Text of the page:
I’m at Write the Docs today in Portland and will be posting notes from sessions throughout the day. These are all posted right after a talk finishes so they’re rough around the edges.
Daniya started by stating that she is not strictly a documentarian. She’s a translator and interventionist. She turns crazy black hole-style concepts in to simplistic solutions. She focuses on questions like, “How do we turn around how people view nutrition?”
Documentation is an intervention. You’re creating an intervention from the perspective of the user. It changes the way they relate to a product and their train of thought when using the product.
The techniques and processes she presented are not a checklist. They’re strategies you can employ selectively to reach your goal. Her goal is to give you a poetic lens for your work. If you don’t like poetry, scientific documents, or want her to just show you how to write the docs then you’re not going to like this.
Poetry is very good at immortality. When you write you cannot write thinking that what you’re writing is never going to be seen again. If we assume documents are temporary it will come across in our writing. The user can tell. Poets write to transcend time. As programmers and as documentarians we don’t do this. Even if no one understands your work they should at least know that you wrote it. Write thinking that you’re a bad ass. Here’s Daniya’s guideline: Good writing will get replaced. Bad writing will get replaced immediately. Epic writing will be edited. Be epic.
Poetry is always about a dilemma. There’s something about to happen that you can’t quite figure out and need to solve. We assume that people know why they are reading the docs. There needs to be a context for what is being created. Docs, ultimately, answer the question, “What do I do?” In many, many docs this is not obvious. Your worst enemy is not a competing document; but a lack of initiative. Someone is going to read what you wrote and nothing will happen. In making dissonance obvious we create a sense of urgency, increase user autonomy, and provide a call to action.
Daniya says we should be biased. There is such a thing as a point of view. Scientists are very allergic to a point of view; they don’t like it at all. We associate objectivity with intelligence, even though that’s not always the case. The person reading your docs is coming to you because you’re the expert. They don’t want to do the thinking that you did. They want the answer. There’s a reason opinions flow and have an impact. A lot of it just has to do with assuming you are the expert and writing accordingly. Influence your readers. The goal is to be holistic. Encase your opinion in objective analyses as well as other opinions. Having the point of view provides the reader context. They can understand that you’re human.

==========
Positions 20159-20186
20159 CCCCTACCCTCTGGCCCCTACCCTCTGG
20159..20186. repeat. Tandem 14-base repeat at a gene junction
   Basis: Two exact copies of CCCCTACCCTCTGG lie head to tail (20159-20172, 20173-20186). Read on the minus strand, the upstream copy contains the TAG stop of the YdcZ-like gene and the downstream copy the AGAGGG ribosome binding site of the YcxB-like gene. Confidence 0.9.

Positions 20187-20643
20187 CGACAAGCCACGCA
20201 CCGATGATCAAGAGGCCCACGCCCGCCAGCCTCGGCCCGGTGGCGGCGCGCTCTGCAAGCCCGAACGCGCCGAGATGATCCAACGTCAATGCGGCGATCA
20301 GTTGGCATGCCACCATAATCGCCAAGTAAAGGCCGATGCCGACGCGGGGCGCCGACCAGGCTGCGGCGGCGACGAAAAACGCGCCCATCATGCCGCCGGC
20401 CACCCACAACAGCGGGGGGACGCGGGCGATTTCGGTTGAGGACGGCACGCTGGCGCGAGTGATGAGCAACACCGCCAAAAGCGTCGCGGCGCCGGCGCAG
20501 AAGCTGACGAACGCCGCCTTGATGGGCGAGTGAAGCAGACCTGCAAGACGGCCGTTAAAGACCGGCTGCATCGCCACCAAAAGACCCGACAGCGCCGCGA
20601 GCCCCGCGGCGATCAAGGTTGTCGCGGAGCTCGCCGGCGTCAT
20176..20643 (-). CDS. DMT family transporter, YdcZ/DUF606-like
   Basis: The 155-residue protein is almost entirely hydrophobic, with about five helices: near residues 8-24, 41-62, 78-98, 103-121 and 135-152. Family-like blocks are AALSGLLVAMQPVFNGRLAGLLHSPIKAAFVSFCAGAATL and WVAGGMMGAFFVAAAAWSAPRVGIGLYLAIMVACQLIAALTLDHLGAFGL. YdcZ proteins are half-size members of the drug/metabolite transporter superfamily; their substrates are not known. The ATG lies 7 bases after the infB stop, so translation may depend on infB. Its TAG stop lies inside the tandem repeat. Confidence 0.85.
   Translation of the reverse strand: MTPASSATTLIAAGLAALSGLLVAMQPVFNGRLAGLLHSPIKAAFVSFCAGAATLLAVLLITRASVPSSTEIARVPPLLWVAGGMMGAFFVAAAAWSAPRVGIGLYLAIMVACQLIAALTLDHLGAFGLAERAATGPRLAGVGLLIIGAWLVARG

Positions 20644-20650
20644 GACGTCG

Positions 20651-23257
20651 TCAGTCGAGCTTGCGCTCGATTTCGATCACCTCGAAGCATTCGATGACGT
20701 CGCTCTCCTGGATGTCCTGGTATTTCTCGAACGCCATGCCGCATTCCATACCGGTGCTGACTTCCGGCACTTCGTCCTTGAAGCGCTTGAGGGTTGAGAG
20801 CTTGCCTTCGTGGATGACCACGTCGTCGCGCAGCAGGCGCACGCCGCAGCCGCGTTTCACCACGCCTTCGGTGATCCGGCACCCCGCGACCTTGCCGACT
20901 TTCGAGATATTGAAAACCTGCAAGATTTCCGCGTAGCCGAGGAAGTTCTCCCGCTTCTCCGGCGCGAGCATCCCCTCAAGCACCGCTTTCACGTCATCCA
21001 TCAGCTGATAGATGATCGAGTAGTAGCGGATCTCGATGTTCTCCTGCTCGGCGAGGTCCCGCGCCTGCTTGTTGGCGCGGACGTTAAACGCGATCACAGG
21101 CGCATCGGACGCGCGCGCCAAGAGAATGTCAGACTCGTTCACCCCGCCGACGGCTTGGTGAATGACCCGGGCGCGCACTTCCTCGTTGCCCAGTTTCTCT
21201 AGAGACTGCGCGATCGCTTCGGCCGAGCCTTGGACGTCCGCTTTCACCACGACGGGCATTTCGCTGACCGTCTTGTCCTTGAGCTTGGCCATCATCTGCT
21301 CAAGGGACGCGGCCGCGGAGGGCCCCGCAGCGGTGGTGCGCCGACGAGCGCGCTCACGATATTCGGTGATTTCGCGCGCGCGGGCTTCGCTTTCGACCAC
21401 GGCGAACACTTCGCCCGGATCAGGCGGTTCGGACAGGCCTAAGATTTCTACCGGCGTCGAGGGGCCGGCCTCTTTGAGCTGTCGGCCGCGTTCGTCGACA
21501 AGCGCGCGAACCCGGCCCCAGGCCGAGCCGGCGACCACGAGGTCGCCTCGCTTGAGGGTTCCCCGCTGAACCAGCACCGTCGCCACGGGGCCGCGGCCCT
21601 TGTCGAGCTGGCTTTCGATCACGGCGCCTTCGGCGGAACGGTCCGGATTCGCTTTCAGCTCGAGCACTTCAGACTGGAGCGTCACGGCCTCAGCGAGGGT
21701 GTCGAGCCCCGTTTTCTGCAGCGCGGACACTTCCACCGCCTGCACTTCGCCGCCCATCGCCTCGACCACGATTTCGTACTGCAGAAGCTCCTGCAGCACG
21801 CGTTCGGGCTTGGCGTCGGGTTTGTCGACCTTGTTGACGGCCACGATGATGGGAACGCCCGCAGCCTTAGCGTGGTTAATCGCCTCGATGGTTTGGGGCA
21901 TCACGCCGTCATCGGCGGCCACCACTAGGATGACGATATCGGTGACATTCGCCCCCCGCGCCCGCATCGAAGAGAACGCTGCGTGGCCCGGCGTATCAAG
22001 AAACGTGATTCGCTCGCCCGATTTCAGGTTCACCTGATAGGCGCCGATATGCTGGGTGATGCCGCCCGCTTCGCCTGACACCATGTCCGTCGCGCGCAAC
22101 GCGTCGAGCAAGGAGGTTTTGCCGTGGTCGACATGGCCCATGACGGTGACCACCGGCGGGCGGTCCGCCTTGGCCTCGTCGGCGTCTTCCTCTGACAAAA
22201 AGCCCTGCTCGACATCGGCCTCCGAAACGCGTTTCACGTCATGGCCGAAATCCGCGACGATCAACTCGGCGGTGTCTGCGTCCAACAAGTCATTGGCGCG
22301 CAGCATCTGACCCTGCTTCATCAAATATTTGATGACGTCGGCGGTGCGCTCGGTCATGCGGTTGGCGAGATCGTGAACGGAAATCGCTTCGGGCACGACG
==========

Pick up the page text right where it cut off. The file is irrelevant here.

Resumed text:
Another thing scientists are allergic to is error. Poetry deals with it in a fascinating way. In some ways poetry is all about error; bad things happen all the time. As Daniya said, “Why is epic poetry still epic when everything is going wrong?” Poetry deals with things as part of a cyclical process. When you view things as part of a process it removes a large aspect of the negativity. Daniya also phrased it as, “a lack of error is very contrary to human ability.” An error is not a consequence, it is amendment to the process and a part of the process. It’s temporary and provisional and will, eventually, be edited and improved.
Poetry is very, very good at reiteration. What reiteration allows is for us to remember the purpose after every major turning point and complexity. People should not forget why they are reading what they are reading. Reiteration allows them to connect the current complexity back to the original purpose. Periodically bringing back context allows a reader to never lose sight of what you’re trying to do.
Metaphors are, in some ways, the most important point. All the evidence you’ll be drawing from to write your docs already exists. We merely rearrange bits of information in new and interesting ways. All we are doing is creating metaphors. They allow us to rearrange the patterns of our mind. We’re making remote associations between things we didn’t think were related at all. The reader fills in these patterns and associations and, thus, connects more deeply to your writing. Instead of pushing something out of the page the reader is pulling it out of themselves.
As documentarians we are adding to how people view communication. The way you ensure that your documentation is eternal is to make sure as many people as possible can read it, leverage it, and connect with it. The bottom line in all this is elegance. Can you make your documents elegant? If you can capture this in your words and in to your page then you have done everything you can.